UN-HABITAT and internet giant Google have entered a partnership aimed at improving services offered by the Zanzibar Water Authority.
UN-HABITAT Executive Director Mrs. Anna Tibaijuka washes her hands after officially inaugurating a new water point constructed under the partnership between Google and UN-HABITAT in Makadara Location of Zanzibar accompanied by the Zanzibar Minister for Water, Construction, energy and lands Hon. Mansoor Yussuf Himid (extreme right)
The project aims at improving access to information on water coverage, assessing the level of satisfaction by customers and evaluating efficiency in the delivery of services by the authority. The initiative is experimenting with the use of mobile phone networks to report faults in water supply systems and track efficiency in maintenance response through a web-based information system.
Inaugurating the project in Makadara location of Zanzibar last week, UN-HABITAT Executive Director Mrs. Anna Tibaijuka urged the residents to use the facilities well and ensure they are well maintained. In the first phase of the project, a total of 50 water points have been constructed in schools, hospitals and other public facilities in the western part of Unguja island and will be managed and maintained by local communities.
In many countries throughout the world, inadequate resource allocation for the provision of water services means that a large proportion of the citizens, particularly those living in informal settlements, remain without access to clean water. This situation is worsened by the lack of information. Conventional approaches to monitoring levels of access in the water sector focus on tracking investments rather than assessing the results achieved through these investments. In addition, there is limited feedback from feedback from citizens and communities on the level or services received and on the performance of service providers.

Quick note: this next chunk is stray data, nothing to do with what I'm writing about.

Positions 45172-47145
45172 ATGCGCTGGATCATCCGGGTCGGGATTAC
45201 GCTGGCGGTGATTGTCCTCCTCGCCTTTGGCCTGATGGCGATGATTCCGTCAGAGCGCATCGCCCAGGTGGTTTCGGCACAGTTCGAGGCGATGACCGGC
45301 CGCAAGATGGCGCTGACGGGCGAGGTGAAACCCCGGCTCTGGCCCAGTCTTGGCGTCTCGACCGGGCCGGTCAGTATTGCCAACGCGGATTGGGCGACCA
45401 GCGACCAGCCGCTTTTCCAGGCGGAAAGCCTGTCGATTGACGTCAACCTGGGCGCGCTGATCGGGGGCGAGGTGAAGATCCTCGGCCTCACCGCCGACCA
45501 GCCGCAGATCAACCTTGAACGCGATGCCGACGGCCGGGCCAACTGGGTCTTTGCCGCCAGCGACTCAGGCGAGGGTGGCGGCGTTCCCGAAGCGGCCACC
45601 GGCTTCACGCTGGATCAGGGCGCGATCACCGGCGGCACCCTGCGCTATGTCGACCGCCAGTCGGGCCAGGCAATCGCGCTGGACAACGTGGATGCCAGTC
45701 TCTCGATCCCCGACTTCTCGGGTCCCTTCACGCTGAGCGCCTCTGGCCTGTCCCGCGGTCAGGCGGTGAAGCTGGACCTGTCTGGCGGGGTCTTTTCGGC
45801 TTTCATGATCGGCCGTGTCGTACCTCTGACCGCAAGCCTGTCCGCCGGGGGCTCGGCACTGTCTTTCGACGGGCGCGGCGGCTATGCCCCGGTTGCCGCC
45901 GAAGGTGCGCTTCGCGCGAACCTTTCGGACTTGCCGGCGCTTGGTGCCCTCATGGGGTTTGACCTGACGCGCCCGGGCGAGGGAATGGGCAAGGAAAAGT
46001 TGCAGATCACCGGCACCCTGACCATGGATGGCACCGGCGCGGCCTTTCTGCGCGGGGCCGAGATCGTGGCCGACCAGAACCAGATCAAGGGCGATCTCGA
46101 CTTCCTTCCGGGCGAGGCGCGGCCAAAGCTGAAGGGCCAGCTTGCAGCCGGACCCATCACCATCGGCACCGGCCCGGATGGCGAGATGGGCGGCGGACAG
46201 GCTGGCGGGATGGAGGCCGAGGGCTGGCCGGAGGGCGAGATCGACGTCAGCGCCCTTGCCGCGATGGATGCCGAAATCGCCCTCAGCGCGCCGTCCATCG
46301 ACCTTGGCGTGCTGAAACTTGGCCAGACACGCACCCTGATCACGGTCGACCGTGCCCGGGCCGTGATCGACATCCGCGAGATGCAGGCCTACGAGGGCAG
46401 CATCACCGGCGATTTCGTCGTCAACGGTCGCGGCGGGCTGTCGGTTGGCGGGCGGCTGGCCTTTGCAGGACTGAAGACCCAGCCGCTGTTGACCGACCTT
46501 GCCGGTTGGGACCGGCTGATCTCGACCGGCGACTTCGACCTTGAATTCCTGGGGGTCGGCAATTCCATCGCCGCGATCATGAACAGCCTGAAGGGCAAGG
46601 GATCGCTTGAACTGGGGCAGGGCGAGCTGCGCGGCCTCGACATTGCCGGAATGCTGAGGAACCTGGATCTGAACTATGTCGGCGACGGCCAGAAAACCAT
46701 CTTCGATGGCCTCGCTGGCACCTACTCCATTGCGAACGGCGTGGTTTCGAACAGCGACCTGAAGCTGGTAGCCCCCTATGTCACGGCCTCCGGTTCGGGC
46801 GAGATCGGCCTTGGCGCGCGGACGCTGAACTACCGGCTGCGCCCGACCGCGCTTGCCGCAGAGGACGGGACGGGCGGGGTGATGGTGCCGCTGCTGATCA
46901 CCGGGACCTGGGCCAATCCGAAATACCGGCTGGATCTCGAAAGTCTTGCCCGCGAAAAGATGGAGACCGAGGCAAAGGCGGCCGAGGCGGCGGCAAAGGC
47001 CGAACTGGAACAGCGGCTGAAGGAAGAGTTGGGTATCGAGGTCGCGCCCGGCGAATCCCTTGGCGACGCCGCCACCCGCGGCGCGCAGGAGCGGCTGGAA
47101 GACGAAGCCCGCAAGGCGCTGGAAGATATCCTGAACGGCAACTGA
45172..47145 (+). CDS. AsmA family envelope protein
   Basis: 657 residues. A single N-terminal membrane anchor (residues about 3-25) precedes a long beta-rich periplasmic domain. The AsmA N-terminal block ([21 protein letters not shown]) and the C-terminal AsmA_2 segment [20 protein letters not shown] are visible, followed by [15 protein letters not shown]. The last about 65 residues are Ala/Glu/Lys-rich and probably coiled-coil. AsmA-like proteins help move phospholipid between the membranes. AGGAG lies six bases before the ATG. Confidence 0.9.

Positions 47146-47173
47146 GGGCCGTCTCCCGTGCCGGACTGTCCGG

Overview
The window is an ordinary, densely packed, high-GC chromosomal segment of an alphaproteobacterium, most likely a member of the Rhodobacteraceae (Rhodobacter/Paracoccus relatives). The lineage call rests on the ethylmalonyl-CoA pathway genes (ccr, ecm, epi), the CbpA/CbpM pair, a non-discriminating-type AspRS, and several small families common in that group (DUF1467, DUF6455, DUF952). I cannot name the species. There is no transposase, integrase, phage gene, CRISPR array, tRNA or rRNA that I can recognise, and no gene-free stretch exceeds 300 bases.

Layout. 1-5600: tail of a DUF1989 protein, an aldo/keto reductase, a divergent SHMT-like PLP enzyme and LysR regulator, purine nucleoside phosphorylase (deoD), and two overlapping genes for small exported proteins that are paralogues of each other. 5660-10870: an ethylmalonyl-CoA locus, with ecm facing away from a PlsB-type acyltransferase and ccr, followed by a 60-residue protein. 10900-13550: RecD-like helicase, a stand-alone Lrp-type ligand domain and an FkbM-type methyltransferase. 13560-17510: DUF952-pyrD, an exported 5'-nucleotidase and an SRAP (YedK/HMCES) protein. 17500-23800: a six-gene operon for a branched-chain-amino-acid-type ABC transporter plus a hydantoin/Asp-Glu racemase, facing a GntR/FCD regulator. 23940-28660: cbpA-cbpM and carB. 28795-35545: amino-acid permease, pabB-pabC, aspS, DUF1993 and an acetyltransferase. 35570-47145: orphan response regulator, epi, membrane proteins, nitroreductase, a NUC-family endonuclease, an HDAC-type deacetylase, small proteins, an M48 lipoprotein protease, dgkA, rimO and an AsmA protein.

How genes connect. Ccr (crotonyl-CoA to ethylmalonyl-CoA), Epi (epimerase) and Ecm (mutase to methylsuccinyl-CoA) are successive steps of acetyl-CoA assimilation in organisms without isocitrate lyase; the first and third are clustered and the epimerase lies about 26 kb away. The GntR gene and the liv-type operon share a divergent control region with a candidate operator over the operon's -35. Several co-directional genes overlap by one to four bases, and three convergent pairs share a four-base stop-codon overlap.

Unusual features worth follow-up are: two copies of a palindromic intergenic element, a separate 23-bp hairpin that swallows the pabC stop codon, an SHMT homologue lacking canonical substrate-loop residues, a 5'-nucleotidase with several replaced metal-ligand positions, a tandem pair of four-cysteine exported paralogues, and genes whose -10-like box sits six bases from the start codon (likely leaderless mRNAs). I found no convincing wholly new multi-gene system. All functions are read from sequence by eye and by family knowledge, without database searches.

Availability of information on service coverage in a form that is easily understood and accessible can play a key role in improving water governance, and facilitate targeting of investments to segments of communities with the greatest need. Communities that are empowered by access to information are in a stronger position to demand improved services from utilities and other service providers and can participate in identifying alternative approaches to meeting their water needs.
Current attempts to improve monitoring approaches have been hampered by the lack of reliable information at the local level, resulting in statistics which mask the true picture on the ground .
The partnership between Google and UN-HABITAT will establish citizen-based participatory monitoring techniques to support and empower targeted communities. It has developed new systems for collection of geo-referenced data which is disaggregated by gender and socio-economic group, and supported by information on the health and environmental status of the target groups and project areas. It has also established a system of benchmarking service providers not only to improve service coverage and efficiency, but also to enhance accountability to customers.
Data collection and monitoring is an essential tool in tracking progress towards the achievement of the water and sanitation targets of the Millennium Development Goals. In addition to helping policy- and decision-makers to improve their performance, accurate data provides communities with better information, consequently empowering them to demand better services. It also provides essential baseline data for advocacy, and helps to identify weaknesses hindering progress in the water sector.